Discipleship in the Puritan Era
The English Puritans were a 16th and 17th century movement that sought to purify the Church of England in worship and doctrine. They were the outgrowth of the Protestant Reformation and they heavily influenced the later development of Christianity in North America. The Puritans were Reformed and emphasized the necessity of spiritual conversation. The Puritans placed a special emphasis on the transforming work of the Holy Spirit in salvation which strongly influenced modern Evangelicalism.
Contemporary Evangelicals are beginning to look once again to the Puritans for their robust theology.  What is not so widely known about the Puritans is their emphasis on discipleship and how that can speak today in the 21st century.
J. I. Packer says, “The Puritans were robust in their view of life. To be a Puritan was to look forward to the glory that is to come and to prepare for a good death — that would be the last act of a life of good and faithful discipleship.”  Here are a few ways that the Puritans made gospel centered disciples.
Ivonwy Morgan said, “The essential thing in understanding the Puritans was that they were preachers before they were anything else . What bound them together, undergirded their striving, and gave them the dynamic to persist was their consciousness that they were called to preach the Gospel.”  The Puritan era produced some of the greatest preachers England has even known.  Men such as William Perkins (1558-1602), Richard Baxter (1615-1691), Richard Sibbes (1577-1635) and John Owen (1616-1683) were theological giants as well as great biblical preachers.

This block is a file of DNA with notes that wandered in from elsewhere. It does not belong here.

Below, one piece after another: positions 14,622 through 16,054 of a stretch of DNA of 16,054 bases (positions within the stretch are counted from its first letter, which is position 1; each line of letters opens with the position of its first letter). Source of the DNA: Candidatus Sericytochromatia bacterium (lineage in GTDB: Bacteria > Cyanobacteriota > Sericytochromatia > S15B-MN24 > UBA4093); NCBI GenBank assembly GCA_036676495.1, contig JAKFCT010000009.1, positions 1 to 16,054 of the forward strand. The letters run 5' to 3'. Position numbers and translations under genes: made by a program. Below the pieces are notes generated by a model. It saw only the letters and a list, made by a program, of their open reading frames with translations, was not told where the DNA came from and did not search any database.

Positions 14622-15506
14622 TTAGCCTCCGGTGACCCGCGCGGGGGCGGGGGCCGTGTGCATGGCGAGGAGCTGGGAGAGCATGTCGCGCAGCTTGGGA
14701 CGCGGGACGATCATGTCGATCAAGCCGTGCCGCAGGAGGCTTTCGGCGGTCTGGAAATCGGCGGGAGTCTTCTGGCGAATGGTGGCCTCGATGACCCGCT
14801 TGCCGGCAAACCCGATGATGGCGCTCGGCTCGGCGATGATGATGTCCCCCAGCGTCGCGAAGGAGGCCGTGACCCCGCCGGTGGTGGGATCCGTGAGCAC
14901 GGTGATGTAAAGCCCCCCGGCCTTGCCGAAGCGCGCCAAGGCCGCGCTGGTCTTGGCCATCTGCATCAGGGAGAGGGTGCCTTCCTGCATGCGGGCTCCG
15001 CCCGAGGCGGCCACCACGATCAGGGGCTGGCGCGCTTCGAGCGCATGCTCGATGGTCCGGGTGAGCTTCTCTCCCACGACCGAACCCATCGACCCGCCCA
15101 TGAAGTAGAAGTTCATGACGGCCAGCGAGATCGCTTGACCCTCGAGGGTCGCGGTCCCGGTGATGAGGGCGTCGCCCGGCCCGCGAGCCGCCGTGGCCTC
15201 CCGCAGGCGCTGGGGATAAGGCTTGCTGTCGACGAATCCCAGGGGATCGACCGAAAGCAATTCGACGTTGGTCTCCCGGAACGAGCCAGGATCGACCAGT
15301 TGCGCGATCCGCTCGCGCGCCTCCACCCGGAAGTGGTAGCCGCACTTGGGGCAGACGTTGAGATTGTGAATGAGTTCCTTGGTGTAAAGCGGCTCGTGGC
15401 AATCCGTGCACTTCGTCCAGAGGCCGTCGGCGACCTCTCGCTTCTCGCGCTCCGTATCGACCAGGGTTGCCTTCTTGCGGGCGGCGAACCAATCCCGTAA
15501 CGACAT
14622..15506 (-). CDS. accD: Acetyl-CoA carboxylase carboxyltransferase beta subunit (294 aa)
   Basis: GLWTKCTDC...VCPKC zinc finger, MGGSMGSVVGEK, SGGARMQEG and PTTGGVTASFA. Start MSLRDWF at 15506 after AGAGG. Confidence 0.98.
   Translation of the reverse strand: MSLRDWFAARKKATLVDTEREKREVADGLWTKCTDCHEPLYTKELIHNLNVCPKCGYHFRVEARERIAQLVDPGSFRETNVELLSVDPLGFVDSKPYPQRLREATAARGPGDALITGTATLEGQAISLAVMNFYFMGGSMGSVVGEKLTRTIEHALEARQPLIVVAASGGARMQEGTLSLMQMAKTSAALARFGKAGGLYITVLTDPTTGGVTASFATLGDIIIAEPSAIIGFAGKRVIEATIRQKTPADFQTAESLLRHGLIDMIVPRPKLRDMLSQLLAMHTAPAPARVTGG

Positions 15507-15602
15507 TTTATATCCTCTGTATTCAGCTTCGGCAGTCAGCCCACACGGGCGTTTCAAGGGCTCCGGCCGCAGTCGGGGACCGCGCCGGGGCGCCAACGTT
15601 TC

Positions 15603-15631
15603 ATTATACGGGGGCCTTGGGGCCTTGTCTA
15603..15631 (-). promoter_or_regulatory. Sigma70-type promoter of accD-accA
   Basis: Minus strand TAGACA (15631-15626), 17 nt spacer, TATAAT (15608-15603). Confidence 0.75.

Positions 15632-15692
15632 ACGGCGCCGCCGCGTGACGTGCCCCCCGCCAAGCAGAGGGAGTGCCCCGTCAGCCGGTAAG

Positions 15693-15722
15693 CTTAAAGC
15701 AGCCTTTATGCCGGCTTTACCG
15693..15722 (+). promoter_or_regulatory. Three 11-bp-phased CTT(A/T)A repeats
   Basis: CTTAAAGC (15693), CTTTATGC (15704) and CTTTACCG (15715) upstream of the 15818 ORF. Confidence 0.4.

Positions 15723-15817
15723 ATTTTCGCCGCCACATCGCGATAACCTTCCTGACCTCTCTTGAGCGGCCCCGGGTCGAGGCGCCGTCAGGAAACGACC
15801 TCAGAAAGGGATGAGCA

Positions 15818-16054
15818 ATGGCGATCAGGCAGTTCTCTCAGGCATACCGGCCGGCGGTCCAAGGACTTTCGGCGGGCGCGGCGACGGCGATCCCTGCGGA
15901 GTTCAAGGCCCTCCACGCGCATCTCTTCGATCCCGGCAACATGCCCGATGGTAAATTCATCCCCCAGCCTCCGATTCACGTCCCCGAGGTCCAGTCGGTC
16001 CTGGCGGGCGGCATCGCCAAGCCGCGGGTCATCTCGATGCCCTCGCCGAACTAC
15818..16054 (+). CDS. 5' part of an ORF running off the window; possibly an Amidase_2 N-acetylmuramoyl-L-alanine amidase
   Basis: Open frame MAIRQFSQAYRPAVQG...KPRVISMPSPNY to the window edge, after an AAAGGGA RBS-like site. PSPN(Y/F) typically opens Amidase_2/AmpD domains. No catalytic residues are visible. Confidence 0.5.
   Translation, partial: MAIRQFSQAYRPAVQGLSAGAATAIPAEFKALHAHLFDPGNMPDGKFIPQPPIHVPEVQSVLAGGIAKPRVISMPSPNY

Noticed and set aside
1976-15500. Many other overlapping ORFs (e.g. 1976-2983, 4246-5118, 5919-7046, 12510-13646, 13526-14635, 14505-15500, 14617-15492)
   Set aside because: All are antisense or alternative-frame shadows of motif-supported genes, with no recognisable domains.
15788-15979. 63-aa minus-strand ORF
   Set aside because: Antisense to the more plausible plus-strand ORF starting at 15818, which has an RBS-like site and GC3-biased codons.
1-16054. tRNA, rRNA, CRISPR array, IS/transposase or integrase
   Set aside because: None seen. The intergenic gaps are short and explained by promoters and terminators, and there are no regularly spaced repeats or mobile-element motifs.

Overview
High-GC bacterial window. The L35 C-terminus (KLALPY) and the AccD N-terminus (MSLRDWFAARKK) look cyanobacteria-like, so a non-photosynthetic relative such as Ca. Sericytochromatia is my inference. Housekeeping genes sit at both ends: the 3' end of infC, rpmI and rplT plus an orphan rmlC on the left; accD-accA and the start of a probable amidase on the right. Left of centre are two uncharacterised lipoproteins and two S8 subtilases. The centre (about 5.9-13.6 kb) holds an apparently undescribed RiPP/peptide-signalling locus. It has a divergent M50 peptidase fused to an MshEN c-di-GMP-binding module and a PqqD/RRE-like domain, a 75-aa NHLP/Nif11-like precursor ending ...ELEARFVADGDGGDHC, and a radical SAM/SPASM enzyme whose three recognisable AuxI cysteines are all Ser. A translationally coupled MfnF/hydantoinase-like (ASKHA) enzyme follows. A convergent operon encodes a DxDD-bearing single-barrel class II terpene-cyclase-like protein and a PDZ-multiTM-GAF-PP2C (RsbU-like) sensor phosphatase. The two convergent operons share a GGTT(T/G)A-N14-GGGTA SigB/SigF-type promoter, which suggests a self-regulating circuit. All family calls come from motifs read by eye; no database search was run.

The Puritan pastor played an important role in discipleship of believers through preaching and personally catechizing the flock.  One of the primary reasons Puritans were great preachers is because they were men of prayer who loved the Bible.  Their sermons were biblically grounded and saturated with doctrine and devotion to the risen Christ.  J. I. Packer offers the following marks of Puritan preaching:
1. Expository in its method
2. Doctrinal in its content
3. Orderly in its arrangement
4. Popular in its style
5. Christ centered in its orientation
6. Experimental in its interests
7. Piercing in its application
8. Powerful in its manner 
The Puritans took the sermon beyond the pulpit on Sunday morning. Men, women, boys and girls were all expected to hear, discuss and apply the sermon to their everyday lives. Families were encouraged to discuss the sermon around the dinner table and at home throughout the week. Erroll Hulse said, “Heads of families should make sure that the sermon materials are retained. Encourage lively discussion and repletion of the main heads of the exposition at meal table.”  In a similar way, Mark Dever says, “They realized that in preaching their sermons well they would be educating the church. That’s why they would encourage families to rehearse the sermons at the dinner table.”  By encouraging families to discuss the sermon each week discipleship was extended from the pulpit to the home. Families played an important role in discussing the sermon in informal small groups.
Packer says, “Puritan pastors insisted that part of being a good Christian was to read Puritan devotional books, and so a common literature bound the constituency together.”  The Puritans were prolific authors who produced a plethora of devotional books and pamphlets for their followers. William Perkins’ writings totaled over 2,500 pages and were translated into half a dozen languages. John Owen works are collected in 24 volumes, including his large work on the Holy Spirit and his seven-volume commentary on Hebrews. John Bunyan wrote 60 books over a 30 year time period. Richard Baxter also wrote an impressive 1,143 pages on various topics from pastoral ministry to dying well.